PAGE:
Collating your responses: The Round Up

About a month ago, I decided to ask the followers of Mind Waves’ Instagram account some questions and use the responses to write a series of blog posts. For each post, I posted a poll with an option to vote ‘yes’ or ‘no’. Then I posted a question box with the prompt ‘Tell me more’. I thought this was an interesting way to collect your responses because it allowed me to do some data collection using qualitative and quantitative methods. (Stay with me here!)

Every ‘yes’ or ‘no’ poll had a near unanimous result. I asked the following questions and recorded the following results:

Q. Does exercise help your mental health?
A. 100% Yes               0% No

Q. When your mental health is bad, does your relationship with food change?
A. 97% Yes                 0% No

Q. When your mental health is bad, do your relationships change?

A.  100% Yes              0% No

Seems pretty cut and dry, doesn’t it?

The answers to these polls are examples of quantitative data; data made up of counts or numbers that are collected for statistical purposes. I found the polls useful for asking basic questions and receiving clear answers, but not learning more about you all as individuals.

I feel like we’re bombarded with this type of data all the time, especially within the past 18 months. There are constantly polls and statistics in the media that seem to make sweeping claims and act as final answers to nuanced questions. The questions asked above are still useful, and it was surprising to me exactly how definitive the results were, but they don’t tell me anything about your lived experience.

For example, 100% of you said that exercise helps your mental health. That’s every single person who voted! But then when I posted the question box and gave you a chance to elaborate, your responses were all nuanced and reflected your own individual experiences. The responses you gave to my ‘tell me more’ prompt, are examples of qualitative data; data that characterises. This kind of data can be harder to read and draw clear answers from, as opposed to quantitative data- which is all about the numbers.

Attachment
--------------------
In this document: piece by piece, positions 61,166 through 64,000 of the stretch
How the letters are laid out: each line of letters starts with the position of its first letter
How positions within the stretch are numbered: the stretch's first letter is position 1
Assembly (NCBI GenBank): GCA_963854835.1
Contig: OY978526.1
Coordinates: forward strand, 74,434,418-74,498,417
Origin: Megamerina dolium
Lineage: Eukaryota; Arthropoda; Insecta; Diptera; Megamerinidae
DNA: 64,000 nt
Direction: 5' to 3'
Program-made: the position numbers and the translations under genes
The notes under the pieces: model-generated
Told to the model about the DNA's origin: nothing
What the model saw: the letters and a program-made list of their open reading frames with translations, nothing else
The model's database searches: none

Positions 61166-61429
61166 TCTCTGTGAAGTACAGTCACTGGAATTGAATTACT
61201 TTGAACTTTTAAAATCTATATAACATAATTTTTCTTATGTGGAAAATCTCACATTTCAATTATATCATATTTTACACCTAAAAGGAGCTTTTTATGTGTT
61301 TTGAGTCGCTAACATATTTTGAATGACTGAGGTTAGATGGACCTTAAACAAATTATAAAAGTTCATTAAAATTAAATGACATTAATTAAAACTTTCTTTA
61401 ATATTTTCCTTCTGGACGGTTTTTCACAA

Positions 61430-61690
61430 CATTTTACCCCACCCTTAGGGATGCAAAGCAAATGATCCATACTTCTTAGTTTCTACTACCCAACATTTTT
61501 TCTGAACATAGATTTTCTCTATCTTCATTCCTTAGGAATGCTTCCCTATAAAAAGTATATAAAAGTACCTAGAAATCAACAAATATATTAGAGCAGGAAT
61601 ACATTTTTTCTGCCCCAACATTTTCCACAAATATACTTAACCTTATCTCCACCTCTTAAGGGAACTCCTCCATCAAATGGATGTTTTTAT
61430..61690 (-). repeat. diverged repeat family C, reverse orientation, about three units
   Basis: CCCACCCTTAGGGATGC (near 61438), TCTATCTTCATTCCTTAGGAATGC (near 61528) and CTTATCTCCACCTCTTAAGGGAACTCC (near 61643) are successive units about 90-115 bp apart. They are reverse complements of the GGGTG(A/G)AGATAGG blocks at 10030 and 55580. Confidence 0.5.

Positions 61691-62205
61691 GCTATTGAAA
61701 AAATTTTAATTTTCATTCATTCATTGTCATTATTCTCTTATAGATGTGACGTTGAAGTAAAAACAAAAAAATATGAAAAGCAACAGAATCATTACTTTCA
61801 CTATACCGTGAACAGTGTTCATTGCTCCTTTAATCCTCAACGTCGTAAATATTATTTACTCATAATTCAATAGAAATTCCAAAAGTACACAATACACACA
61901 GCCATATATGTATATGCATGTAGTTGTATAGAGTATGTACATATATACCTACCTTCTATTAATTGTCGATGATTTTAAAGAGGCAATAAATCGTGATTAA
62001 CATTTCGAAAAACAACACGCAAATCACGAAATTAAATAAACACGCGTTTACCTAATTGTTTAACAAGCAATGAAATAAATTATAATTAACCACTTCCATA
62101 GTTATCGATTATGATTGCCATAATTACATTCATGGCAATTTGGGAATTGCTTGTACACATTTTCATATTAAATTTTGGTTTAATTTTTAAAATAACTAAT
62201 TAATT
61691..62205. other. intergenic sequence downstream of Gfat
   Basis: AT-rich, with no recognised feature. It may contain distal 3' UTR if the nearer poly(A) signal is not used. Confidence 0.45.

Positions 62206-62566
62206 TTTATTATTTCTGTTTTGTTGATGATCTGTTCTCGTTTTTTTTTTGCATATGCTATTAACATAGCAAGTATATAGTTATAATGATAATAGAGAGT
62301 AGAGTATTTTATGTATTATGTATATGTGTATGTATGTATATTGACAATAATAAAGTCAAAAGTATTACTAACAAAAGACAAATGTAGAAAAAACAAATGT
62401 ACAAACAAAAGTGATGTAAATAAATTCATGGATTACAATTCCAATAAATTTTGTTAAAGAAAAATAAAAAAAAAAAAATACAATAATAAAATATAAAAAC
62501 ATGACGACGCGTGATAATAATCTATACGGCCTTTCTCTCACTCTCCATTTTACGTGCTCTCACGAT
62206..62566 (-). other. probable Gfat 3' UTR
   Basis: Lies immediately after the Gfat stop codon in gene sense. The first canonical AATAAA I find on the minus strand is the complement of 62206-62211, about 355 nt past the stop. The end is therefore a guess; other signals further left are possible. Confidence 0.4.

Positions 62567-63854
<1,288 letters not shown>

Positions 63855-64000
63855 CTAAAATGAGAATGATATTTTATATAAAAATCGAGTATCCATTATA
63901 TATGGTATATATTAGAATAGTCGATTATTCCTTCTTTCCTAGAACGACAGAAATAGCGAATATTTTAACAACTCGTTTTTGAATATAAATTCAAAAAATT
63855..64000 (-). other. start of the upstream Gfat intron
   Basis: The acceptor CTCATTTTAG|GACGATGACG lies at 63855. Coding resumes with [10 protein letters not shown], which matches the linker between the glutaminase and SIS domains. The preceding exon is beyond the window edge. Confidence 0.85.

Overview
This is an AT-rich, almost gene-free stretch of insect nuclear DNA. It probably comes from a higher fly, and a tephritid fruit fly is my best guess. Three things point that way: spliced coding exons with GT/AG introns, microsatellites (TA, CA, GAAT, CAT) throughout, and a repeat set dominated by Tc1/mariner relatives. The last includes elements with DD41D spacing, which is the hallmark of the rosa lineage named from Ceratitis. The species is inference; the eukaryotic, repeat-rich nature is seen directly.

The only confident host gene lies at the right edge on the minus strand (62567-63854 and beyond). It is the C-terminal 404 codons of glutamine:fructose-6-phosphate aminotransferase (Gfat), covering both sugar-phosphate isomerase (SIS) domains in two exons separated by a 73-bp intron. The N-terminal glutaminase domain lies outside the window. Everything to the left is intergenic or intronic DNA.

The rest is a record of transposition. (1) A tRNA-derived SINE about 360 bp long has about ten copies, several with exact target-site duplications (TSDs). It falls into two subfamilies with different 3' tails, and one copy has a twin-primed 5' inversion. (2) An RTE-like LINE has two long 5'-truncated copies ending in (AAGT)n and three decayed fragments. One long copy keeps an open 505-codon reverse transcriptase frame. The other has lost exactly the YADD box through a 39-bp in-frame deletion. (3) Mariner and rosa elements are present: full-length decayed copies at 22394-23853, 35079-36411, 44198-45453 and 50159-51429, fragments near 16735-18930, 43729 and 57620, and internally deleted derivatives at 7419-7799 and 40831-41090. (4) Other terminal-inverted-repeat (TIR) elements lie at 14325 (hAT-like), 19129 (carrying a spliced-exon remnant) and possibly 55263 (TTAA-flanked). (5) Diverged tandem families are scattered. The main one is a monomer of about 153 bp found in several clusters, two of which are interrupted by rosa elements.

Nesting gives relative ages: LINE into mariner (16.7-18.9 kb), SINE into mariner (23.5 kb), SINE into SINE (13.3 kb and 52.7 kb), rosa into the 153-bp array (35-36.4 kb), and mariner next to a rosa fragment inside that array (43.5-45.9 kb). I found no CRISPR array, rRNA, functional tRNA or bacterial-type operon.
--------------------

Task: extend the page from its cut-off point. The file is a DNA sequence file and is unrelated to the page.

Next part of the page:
But that’s the tricky thing with mental health, isn’t it? It defies clear, rational thinking and cannot be squished into numbers or a one-size-fits-all box. I can ask you if your relationship with food changes when your mental health is bad, you can say yes or no, and I can record the data; but what does that tell me about your individual experience? I find it more interesting to push further, and ask you to share your thoughts in a less structured way.

One of the ways you can read quantitative data is by noticing themes and patterns, and with these question boxes, I identified an overarching theme. The three topics that I asked for responses about were diet, exercise and relationships. These are all things that have the power to help and hinder our mental health, and most of the responses on all three topics involved some level of self-blame. For example, one response to the exercise topic wrote: “the thought of exercising makes me feel so bad because I’m lazy”. Many responses to the topics directed some level of blame towards themselves for not being able to live up to their own expectations, even when they were dealing with mental health issues. After collating dozens of your responses for these blog posts I want to reiterate what I’ve been saying all along: I wish we could be kinder to ourselves.

By including quantitative data in Mind Waves’ content, it shows a commitment to your personal stories and experiences. Who better to campaign against mental health stigma than those who experience it? Although both kinds of data are important, I believe that putting lived experience at the centre of mental health campaigning is always important.

Let me know your thoughts on this series of blog posts and be sure to message me if you have any ideas for a different topic to focus on in the future. Personally, this has been my favourite blog post to write so far, so thank you for reading it!

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